Recruitment of female domestic workers cost more than males

Updated 25 February 2015

Recruitment of female domestic workers cost more than males

Female domestic workers registered the highest recruiting costs on the Ministry of Labor’s Musaned web page, with an increase of more than ten times the costs to recruit men in other professions, according to the latest data posted on the website.
Costs to recruit a Vietnamese female worker stood at SR21,000, while Indian house maids second in the list with SR18,000, followed by Sri Lankans with SR16,000 and Filipino workers standing at SR14,000.
The time frame for a Vietnamese, Sri Lankan and Indian worker to come to the country is generally 5 months, while a Filipino worker takes 6 months to arrive in the Kingdom.
However, prices experience a steep drop when it comes to their male counterparts. According to Musaned, the costs to recruit a male Sri Lankan house worker generally stands at SR2,000, but it costs even less to recruit a male Indian house maid, only SR1,800.
In other trades, worker’s costs vary according to the job. For example recruiting a foreign driver can affect the employer’s budget more or less, depending the country the employee hails from. The costs to recruit an Indian or Sri Lankan driver, with the cheapest prices at Musaned, ranged between SR4,000 to SR5,000, with the time frame to begin work between three and four months respectively.
Recruiting an Egyptian or Sudanese driver will cost somewhere between SR5,000 and SR6,000 with a time frame of arrival estimated at four to six months, while a Yemeni or Moroccan driver amounts to SR6,000 to SR9,000 and a period of six months for the worker to begin his job.
The price lists of the various recruiting firms and companies on Musaned website showed large disparities in recruitment rates of other professions that didn’t include visa fees, which is estimated at SR2,000.
The Labor Ministry recently issued binding directions for recruiting firms and companies to disclose the costs of recruiting foreign workers on its Musaned website. This move is aimed at helping all interested parties by spreading the principle of transparency.


LA Italian eatery Madeo delights the palate in Riyadh Season pop-up

Updated 15 December 2019

LA Italian eatery Madeo delights the palate in Riyadh Season pop-up

  • Despite minor setbacks he faced while setting up, Vietina considers the experience to be a positive one

RIYADH: Renowned Italian restaurant Madeo has opened up in Al-Murabba for Riyadh Season. 

The pop-up has started brightly, and head chef Gianni Vietina invited Arab News to sample the menu and chat about his experience.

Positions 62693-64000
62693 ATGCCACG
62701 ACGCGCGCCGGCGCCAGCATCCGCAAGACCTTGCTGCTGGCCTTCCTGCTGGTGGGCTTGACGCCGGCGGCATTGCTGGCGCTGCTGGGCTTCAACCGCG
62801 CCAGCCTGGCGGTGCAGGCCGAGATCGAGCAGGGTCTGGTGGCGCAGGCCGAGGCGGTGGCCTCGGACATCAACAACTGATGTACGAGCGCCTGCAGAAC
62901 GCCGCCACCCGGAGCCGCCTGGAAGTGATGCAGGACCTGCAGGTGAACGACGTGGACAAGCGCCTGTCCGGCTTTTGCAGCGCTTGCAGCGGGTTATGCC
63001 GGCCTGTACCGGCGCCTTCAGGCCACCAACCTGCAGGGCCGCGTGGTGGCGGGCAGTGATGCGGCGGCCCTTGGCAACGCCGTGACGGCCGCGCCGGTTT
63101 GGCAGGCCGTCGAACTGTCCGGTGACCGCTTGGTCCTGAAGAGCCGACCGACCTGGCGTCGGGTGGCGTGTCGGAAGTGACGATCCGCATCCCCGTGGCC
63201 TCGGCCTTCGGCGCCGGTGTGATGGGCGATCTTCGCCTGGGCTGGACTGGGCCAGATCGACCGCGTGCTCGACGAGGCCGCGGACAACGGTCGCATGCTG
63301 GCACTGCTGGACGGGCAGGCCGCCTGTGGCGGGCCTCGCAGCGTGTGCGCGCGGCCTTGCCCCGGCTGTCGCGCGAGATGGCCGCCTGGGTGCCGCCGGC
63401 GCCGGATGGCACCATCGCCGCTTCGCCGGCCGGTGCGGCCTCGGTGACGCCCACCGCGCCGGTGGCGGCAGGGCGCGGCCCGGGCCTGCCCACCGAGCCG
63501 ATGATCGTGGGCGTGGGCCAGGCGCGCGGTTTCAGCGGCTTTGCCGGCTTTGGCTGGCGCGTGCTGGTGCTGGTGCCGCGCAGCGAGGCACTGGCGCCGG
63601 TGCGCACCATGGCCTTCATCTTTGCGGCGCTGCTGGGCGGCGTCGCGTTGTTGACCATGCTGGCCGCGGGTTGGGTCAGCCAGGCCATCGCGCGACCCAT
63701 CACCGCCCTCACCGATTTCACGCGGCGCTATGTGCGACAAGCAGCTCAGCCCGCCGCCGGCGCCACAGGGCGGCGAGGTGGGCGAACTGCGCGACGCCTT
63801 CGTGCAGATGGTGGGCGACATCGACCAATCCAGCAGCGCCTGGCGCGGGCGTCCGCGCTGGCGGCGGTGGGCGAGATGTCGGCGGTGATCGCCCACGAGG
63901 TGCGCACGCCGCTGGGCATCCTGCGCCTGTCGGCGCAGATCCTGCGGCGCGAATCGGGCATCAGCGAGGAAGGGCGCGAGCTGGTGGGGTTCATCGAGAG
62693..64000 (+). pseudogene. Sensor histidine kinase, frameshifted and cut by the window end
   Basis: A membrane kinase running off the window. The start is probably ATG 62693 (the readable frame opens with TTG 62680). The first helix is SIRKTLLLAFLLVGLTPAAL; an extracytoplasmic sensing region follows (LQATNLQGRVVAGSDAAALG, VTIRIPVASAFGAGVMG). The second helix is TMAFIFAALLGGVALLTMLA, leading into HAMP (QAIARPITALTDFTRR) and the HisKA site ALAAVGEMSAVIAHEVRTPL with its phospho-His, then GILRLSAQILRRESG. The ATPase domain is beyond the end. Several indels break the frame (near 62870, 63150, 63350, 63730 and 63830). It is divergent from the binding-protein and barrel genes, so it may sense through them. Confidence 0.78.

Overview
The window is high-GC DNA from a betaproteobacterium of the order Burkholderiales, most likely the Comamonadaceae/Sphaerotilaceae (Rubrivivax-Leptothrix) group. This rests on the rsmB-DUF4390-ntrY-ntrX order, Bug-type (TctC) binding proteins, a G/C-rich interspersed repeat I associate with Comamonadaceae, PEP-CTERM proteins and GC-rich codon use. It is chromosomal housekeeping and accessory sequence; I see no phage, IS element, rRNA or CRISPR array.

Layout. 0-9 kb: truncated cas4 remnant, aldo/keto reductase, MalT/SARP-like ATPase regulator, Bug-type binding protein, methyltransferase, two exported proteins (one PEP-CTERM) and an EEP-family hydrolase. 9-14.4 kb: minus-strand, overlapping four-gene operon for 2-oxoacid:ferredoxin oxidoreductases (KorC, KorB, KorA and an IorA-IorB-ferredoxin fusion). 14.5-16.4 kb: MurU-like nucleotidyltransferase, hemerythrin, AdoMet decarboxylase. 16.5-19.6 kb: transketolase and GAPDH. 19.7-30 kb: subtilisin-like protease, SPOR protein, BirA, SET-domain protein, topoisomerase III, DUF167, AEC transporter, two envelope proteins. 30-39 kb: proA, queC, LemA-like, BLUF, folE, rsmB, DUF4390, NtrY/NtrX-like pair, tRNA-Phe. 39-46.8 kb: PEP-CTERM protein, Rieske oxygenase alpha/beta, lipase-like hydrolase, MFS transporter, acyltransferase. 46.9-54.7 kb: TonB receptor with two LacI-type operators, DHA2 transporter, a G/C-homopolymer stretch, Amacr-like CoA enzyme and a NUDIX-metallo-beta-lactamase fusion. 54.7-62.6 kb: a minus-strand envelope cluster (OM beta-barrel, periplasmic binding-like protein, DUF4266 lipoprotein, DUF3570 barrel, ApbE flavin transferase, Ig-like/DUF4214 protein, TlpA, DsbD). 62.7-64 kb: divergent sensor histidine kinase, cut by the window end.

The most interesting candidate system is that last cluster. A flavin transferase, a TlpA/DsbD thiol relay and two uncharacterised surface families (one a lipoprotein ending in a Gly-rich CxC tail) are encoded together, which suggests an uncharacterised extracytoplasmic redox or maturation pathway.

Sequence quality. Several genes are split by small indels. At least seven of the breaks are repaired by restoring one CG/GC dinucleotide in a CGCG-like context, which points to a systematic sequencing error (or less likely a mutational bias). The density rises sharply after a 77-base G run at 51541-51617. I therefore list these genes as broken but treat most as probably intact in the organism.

Vietina, in Saudi Arabia for the first time, said that he loved the location he had set up in, and was very happy to be opening up in the Kingdom. 

“The location is gorgeous. At night, with all the lights on, the music going, it’s very nice.”

Despite minor setbacks he faced while setting up, Vietina considers the experience to be a positive one and that the response was even better than he had expected. 

“Like anything new, you have quests, you have problems. Up to now, we’re doing pretty good. We are up and running. We’re comfortable now, which is a shame as we’re leaving pretty soon,” he said.

He added that he would repeat the experience in a heartbeat if he could: “They were nice enough to ask me to stay in Saudi a little longer, but I can’t. I need to go back home. But I would love to come back.”

He said that while he was not planning to open up a permanent restaurant in Saudi Arabia, he would not rule it out completely.  “I’ve been offered options, and friends have offered to show me locations while I’m here, but I can’t do it right now, I just opened a new restaurant two months ago,” he said.

“I chose the dishes that I know that most of the Saudis that visit my restaurant in Los Angeles like.”

Gianni Vietina, Head chef of Madeo

The pop-up’s menu contains most of what the original restaurant offers, including his ever-popular penne amadeo and spaghetti bolognese, with the chefs using a combination of imported and locally sourced ingredients. 

“I chose the dishes that I know that most of the Saudis that visit my restaurant in Los Angeles like,” he told Arab News.

For the pop-up, Vietina has stuck to using halal and alcohol-free ingredients. 

“It was challenging at the beginning. But the bolognese at Amadeo doesn’t contain pork, and I realized after we tried cooking without wine that almost nothing changed. I actually prefer it,” he said.

Madeo is a favorite of Saudis visiting Los Angeles, with Vietina going so far as to describe the restaurant as a “Little Riyadh” on most evenings between July and September. 

He even recognizes some of the customers who have come into the Riyadh pop-up, and always stops over to greet them.

Upon sampling the menu, it’s easy to see why the food at Madeo has remained popular all these years. 

The eggplant parmigiana is a perfect blend of crusty cheese and silky smooth eggplant, with hints of basil and rosemary. 

The bolognese is rich, meaty and decadent, without being too heavy and greasy. And the penne Amadeo, which Vietina has been eating since his childhood, is a timeless classic of crushed tomato, basil, finished off with butter and Parmigiano Reggiano for a creamy, rich flavor.